I used to think my hair-care routine was healthy and hygienic, until I noticed how quickly my hair seemed to be drying out. As someone who never uses a flat iron or dyes her hair, I was pretty confused. And then I learned that it was actually my shampoo – a product I thought was beneficial to my hair’s health – that was causing my ends to split and my hair to frizz.
As it turns out, over-shampooing is a real concern. Most of us think that shampooing daily is necessary to keeping your hair clean, but this isn’t actually the case. Dr. Lin tells In The Know by Yahoo that shampooing too frequently can damage hair and even lead to hair loss in some cases. “The shampoo removes the natural protective oil layer, which can lead to increased dryness, irritation, tangles, dullness, and sebum overproduction,” she says, adding that shampoo can even disrupt your scalp’s natural biome and cause further issues.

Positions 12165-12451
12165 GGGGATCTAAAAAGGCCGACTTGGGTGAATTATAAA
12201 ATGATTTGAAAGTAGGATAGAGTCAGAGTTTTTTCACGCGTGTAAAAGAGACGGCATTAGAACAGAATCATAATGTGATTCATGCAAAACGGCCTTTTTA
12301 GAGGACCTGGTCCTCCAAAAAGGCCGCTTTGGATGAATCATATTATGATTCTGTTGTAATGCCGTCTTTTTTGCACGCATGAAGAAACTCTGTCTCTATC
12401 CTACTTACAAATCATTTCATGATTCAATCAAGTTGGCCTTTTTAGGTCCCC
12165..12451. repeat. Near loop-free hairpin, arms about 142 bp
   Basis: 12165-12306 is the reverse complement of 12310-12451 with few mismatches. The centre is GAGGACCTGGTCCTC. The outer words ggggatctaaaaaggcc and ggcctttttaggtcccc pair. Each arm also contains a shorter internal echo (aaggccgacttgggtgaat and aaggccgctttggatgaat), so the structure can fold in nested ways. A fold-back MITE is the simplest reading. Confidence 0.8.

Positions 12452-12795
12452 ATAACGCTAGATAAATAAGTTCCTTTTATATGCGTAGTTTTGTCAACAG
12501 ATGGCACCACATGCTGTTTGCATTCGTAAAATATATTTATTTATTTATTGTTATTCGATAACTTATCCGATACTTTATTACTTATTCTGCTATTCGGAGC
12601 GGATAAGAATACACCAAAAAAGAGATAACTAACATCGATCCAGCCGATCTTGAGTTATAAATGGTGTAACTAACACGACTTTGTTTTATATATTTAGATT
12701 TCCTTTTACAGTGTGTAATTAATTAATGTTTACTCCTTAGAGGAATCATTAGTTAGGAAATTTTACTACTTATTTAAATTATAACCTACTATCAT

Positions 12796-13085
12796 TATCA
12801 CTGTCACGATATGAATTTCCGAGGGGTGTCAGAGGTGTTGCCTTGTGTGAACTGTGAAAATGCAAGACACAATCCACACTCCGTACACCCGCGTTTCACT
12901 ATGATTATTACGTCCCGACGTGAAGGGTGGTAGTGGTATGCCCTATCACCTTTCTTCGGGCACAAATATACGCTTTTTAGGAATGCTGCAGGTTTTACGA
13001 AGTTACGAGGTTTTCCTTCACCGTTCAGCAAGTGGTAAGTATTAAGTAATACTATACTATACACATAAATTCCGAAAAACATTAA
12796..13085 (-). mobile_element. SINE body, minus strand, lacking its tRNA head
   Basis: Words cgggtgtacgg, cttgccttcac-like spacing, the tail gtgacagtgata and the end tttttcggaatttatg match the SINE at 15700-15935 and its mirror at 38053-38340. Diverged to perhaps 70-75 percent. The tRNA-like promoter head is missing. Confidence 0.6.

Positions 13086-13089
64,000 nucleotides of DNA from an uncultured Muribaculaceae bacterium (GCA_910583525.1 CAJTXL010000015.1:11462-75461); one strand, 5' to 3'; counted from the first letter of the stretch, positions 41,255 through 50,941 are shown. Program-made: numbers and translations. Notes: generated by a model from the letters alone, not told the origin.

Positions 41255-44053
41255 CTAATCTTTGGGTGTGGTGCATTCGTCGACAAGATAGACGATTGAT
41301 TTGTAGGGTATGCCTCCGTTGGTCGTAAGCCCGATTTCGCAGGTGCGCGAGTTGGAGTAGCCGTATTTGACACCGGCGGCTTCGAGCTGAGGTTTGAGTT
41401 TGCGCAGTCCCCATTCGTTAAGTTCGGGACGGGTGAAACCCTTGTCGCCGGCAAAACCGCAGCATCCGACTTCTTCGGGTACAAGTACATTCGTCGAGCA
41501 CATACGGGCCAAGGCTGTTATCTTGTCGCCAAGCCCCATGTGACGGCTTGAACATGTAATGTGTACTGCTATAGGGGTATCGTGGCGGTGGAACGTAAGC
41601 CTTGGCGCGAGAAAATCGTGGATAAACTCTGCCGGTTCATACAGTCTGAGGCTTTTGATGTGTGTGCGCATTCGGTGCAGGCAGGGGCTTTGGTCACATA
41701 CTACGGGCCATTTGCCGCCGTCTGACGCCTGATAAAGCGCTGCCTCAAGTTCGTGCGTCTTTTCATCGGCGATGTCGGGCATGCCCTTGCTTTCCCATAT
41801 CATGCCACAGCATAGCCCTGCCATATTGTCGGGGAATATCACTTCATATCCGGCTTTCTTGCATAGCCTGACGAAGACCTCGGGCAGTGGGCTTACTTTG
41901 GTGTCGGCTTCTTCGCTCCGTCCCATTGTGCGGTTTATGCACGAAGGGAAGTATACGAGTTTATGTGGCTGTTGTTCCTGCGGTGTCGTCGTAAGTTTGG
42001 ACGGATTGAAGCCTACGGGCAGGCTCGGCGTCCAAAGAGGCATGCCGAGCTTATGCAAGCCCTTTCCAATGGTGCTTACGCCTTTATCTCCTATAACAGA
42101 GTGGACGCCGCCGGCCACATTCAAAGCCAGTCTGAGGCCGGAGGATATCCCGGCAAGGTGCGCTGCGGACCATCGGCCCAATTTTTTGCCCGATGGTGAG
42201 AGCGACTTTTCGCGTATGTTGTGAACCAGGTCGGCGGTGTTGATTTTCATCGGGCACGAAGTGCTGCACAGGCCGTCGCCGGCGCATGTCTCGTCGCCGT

So what’s the solution? Obviously, we can’t forgo shampoo altogether and leave hair looking dirty or greasy. Dr. Lin suggests determining a balance that’s right for each specific hair type. You can keep your hair clean without shampooing everyday. “You can consider rinsing your hair with water only, especially if you tend to exercise or sweat a lot. Some people also do co-washes where only water and conditioner are used instead of shampoo,” she says.
You’ll probably have to do some trial-and-error to figure out how many times each week you should wash your hair. During the other days, rinsing with just water is fine. Once that’s determined, picking the shampoo that’s right for your specific hair type is essential to making sure your hair gets properly cleaned without stripping it of any healthy oils it needs to stay luscious.
“Some types of shampoos and ingredients may not be appropriate for every hair type,” Dr. Lin says, adding that there are ingredients all hair types should avoid. “Sulfates may cause too much stripping of the natural oils on the scalp and hair. Other ingredients like formaldehyde and parabens should be avoided due to potential irritation and systemic absorption risk.”